“This is RU Talkin’ R.E.M. RE: Me?,” begins Scott Aukerman at the outset of every episode of his co-hosted podcast, “the comprehensive and encyclopedic compendium of all things R.E.M.” Hosts Aukerman and Adam Scott are indeed aficionados (sometimes referring to themselves as “superfan Adam Scott Aukerman”), yet the podcast (henceforward RU) consistently buries this expertise under extended chatter about mundane minutiae of the hosts’ lives. These digressions are self-aware jokes that nonetheless frustrate some listening for an R.E.M.-focused show. They are also strategic performances of proximity positioning the hosts between markers of “ordinary” (the primacy of lengthy banal subject matter, the intimacy of the podcast form, pre-celebrity fandom of the band) and “extraordinary” (references to and inclusions of other celebrities as fellow R.E.M. devotees). These shifting markers are alternately deployed to establish relatability for audiences, and to flex the hosts’ social capital within the culture industries to connect fandom and its object.
The accompanying video clip from the June 22, 2019 “Live from Clusterfest” episode provides a fitting example of—and I would argue a denouement to—the arc of this performance. “Clusterfest” begins with 50 minutes (nearly half the episode) of the hosts narrating for the podcast listener (not the live audience) their elaborate ruse to surprise R.E.M. cover band (read: superfans) Dead Letter Office with the arrival of R.E.M. guitarist Peter Buck during the “Clusterfest” show. The details of how they connected with Buck—signaling their privileged access compared to RU’s audience—are quickly brushed aside to focus instead on leveraging their capital into an authentic, unforeseen encounter between the musician and his admirers. The YouTube video (a rarity for this podcast) confirms this significance by registering the visible reactions of the superfans. Mock applause from Dead Letter Office at the “special guest” announcement gives way to genuine surprise when Buck actually emerges on stage. As the unbelieving tribute band begins to play with their idol, the hosts’ declarations to the live audience that “[Dead Letter Office] did not know this is happening” and “this is real” exemplify their performative re-positioning between distant devotees and famous fans.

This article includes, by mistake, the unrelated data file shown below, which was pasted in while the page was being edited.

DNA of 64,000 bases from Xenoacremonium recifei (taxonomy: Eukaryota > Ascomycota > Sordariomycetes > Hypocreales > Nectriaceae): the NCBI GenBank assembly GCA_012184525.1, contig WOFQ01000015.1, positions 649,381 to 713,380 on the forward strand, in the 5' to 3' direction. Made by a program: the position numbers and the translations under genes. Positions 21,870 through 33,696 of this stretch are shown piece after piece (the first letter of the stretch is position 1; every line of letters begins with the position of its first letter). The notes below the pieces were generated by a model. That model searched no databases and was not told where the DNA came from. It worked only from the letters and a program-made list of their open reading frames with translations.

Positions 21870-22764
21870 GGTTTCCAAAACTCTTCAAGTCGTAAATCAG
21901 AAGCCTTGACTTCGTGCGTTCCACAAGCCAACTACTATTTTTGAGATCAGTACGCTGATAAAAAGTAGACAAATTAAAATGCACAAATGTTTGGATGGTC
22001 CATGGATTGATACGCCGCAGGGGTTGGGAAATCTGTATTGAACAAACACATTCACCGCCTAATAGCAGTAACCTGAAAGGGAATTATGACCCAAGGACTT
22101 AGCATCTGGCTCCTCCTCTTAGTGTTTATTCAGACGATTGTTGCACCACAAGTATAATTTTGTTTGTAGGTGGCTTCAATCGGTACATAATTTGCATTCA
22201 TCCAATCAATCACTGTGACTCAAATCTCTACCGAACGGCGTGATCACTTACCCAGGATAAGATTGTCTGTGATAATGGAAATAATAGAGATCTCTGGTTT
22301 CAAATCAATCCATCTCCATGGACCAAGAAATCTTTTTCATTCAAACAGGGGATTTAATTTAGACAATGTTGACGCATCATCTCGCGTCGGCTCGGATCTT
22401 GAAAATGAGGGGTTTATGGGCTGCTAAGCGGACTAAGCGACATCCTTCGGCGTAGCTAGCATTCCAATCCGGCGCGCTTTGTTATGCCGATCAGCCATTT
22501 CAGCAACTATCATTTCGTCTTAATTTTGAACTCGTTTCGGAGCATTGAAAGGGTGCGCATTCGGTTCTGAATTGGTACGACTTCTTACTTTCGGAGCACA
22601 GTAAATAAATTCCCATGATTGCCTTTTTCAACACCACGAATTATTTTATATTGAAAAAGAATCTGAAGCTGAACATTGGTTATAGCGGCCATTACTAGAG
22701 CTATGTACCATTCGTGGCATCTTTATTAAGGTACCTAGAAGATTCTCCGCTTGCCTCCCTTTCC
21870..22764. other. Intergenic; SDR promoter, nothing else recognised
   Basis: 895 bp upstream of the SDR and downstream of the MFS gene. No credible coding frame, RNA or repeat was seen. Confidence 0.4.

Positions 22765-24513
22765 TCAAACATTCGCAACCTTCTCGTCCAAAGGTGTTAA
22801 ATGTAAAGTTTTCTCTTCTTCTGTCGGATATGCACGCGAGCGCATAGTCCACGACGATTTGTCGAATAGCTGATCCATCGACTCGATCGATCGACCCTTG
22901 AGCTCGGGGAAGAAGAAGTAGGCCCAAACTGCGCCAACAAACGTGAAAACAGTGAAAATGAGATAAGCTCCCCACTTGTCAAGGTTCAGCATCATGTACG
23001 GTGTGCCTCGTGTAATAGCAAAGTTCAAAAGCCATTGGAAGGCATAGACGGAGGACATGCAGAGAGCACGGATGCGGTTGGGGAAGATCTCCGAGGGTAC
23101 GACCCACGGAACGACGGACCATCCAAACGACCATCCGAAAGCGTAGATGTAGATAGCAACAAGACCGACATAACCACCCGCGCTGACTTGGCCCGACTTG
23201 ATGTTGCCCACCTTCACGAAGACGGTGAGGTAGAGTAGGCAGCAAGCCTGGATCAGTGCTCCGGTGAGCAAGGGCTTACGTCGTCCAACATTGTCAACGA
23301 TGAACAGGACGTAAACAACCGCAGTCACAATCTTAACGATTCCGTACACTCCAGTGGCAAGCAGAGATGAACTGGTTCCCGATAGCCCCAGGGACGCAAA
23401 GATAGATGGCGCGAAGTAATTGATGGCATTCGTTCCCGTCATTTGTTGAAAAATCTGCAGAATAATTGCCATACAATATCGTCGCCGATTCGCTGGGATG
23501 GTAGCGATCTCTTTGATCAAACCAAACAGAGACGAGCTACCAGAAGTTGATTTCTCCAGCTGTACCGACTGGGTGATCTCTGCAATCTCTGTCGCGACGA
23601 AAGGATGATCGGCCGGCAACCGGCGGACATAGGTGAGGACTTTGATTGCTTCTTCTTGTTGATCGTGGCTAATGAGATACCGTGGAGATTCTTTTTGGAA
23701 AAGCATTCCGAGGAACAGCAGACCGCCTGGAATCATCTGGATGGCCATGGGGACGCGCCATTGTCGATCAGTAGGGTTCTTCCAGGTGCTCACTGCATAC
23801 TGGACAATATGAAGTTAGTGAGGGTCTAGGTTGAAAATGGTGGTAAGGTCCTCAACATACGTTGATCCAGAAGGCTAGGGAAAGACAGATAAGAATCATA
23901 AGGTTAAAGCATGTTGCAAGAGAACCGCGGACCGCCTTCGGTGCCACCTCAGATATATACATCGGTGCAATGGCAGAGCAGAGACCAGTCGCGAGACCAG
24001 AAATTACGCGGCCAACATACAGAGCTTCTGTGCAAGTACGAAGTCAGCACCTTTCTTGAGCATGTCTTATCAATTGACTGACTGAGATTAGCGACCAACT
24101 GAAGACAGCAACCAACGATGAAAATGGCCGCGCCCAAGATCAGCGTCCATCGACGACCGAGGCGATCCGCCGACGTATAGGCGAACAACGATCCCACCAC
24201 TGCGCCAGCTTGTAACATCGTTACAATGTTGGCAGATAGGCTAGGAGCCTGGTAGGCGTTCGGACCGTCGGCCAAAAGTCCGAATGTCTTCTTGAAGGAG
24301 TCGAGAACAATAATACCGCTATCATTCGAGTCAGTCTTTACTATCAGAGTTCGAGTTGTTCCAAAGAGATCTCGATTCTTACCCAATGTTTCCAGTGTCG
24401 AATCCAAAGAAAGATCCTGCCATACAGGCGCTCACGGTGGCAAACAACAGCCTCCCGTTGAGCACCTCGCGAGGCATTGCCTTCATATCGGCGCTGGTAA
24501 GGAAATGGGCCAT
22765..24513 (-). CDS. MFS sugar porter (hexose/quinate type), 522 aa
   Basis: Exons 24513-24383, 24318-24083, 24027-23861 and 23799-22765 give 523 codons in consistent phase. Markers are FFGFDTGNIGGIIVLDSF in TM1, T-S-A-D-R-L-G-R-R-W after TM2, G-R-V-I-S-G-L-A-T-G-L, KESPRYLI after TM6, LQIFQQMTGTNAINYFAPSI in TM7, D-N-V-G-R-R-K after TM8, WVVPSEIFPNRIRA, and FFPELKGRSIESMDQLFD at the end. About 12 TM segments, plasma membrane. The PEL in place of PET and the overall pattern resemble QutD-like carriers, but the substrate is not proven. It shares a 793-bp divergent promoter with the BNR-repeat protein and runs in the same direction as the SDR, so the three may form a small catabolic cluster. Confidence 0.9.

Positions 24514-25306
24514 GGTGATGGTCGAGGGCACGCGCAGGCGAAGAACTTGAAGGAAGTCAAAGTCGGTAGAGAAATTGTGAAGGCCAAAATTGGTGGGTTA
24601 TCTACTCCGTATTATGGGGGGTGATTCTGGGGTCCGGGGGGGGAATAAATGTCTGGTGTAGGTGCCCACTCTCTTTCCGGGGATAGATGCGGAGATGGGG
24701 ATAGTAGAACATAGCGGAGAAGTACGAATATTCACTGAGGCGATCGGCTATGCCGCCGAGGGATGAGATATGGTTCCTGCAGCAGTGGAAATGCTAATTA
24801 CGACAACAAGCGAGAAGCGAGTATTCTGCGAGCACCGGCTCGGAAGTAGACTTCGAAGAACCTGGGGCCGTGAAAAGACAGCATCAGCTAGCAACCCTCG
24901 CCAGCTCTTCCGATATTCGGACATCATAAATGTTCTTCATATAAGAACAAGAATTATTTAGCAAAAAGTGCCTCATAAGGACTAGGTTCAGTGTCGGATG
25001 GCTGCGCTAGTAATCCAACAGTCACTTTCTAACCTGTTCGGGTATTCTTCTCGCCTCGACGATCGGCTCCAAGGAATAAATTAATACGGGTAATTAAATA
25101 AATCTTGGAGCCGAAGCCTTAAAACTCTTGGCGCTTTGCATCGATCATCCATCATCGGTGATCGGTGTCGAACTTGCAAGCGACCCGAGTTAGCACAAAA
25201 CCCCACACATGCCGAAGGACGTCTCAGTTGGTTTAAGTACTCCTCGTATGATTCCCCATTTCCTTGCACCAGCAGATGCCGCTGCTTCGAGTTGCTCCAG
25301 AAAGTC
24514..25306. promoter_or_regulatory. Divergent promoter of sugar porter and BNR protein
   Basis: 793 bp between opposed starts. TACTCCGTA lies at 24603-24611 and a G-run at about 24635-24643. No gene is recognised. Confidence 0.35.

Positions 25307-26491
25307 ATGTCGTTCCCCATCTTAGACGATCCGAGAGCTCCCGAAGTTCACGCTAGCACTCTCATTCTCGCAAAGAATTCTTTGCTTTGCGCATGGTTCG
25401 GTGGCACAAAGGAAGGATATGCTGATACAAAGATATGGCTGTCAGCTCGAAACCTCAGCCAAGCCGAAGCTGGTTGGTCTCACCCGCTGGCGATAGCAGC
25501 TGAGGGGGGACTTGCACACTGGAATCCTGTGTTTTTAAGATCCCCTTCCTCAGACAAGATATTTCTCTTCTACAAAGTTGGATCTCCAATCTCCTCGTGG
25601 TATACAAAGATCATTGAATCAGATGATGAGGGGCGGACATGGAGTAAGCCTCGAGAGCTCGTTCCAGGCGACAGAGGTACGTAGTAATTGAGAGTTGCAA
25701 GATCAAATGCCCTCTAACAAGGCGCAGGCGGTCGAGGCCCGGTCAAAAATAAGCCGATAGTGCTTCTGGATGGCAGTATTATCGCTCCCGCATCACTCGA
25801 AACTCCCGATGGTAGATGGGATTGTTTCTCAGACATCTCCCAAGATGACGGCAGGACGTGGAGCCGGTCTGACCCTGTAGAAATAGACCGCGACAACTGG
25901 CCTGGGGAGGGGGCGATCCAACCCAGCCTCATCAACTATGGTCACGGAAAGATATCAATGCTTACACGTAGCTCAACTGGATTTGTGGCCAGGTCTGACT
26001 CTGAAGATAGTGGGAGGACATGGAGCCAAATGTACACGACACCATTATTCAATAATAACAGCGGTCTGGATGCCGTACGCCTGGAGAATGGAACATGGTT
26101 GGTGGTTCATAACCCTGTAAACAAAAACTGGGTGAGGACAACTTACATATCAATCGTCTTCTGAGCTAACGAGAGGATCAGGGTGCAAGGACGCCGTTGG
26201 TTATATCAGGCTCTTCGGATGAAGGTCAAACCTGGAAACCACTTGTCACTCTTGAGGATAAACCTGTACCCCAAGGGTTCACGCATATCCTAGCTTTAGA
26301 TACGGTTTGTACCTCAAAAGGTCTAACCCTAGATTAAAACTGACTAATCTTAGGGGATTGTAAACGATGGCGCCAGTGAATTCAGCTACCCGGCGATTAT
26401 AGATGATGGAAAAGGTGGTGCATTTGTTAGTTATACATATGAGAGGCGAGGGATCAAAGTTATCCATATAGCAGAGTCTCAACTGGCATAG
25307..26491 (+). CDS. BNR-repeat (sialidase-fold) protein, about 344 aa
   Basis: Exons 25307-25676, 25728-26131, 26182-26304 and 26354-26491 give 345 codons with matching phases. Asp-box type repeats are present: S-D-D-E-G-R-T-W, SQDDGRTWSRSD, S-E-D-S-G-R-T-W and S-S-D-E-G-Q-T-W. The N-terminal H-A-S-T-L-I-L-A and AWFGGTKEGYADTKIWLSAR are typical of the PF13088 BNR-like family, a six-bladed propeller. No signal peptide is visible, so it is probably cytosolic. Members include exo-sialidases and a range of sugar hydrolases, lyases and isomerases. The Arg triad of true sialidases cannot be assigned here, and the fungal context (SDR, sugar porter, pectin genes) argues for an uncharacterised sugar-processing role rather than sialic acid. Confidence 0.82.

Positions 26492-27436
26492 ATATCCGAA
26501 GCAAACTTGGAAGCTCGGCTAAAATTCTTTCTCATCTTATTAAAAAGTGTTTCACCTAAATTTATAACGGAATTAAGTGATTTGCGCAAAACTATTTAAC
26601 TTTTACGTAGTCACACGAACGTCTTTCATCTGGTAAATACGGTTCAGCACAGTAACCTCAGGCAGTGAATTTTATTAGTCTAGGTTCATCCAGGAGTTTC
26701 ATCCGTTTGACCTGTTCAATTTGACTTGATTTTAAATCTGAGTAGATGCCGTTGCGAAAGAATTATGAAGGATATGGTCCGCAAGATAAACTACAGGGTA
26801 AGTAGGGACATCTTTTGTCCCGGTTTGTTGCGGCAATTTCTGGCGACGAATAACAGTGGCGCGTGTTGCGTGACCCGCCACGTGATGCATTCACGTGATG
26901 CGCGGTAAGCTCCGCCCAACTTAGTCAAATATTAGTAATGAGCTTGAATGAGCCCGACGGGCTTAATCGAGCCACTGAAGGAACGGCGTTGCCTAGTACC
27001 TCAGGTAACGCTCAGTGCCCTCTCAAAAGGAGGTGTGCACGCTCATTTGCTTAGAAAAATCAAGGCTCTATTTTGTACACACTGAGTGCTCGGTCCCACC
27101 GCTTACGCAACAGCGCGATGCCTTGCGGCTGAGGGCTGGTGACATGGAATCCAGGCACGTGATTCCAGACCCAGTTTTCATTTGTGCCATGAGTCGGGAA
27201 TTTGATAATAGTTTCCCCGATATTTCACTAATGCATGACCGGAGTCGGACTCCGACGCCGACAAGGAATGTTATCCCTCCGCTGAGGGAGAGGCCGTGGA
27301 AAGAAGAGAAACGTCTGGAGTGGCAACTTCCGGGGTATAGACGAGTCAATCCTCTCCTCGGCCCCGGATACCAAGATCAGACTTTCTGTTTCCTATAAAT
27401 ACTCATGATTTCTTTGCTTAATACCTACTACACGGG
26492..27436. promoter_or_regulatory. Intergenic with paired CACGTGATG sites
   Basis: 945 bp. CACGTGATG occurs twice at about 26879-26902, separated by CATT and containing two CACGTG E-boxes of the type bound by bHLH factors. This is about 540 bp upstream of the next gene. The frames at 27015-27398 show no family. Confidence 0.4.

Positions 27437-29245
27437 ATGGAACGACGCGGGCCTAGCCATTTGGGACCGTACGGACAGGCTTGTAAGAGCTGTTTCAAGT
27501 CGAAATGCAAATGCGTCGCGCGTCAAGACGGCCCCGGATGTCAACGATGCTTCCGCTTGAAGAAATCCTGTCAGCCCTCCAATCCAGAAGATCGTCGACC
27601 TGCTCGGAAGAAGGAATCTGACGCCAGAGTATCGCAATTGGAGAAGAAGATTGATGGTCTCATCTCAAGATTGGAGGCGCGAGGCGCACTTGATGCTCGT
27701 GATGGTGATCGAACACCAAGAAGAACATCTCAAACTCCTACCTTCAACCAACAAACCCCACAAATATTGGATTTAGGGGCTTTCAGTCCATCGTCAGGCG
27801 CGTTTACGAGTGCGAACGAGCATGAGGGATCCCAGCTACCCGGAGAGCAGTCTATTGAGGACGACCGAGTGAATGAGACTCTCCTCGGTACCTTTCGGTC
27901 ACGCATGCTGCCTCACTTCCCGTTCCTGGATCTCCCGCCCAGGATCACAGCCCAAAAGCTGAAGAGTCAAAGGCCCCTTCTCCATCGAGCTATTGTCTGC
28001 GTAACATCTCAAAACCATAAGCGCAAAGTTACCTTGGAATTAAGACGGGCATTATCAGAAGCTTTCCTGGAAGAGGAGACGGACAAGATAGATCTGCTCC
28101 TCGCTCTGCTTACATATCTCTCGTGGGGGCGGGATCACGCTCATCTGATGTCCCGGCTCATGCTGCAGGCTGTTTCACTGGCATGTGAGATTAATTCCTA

Ordinary and extraordinary irony
Very interesting post! It makes me wonder how much of the "strategic performance" comes from the hosts' roles as comedians? While balancing the "ordinary" and "extraordinary", comedians must also find the balance between the genuine and the ironic. Scott and Adam are known to frequently employ an ironic frame, speaking facetiously in many of their outside projects (Comedy Bang! Bang!). This ironic history can lead the audience to take everything they say as an untruth or half-truth. Adam Scott's "this is real" can be seen as an attempt to establish a genuine frame for the audience.
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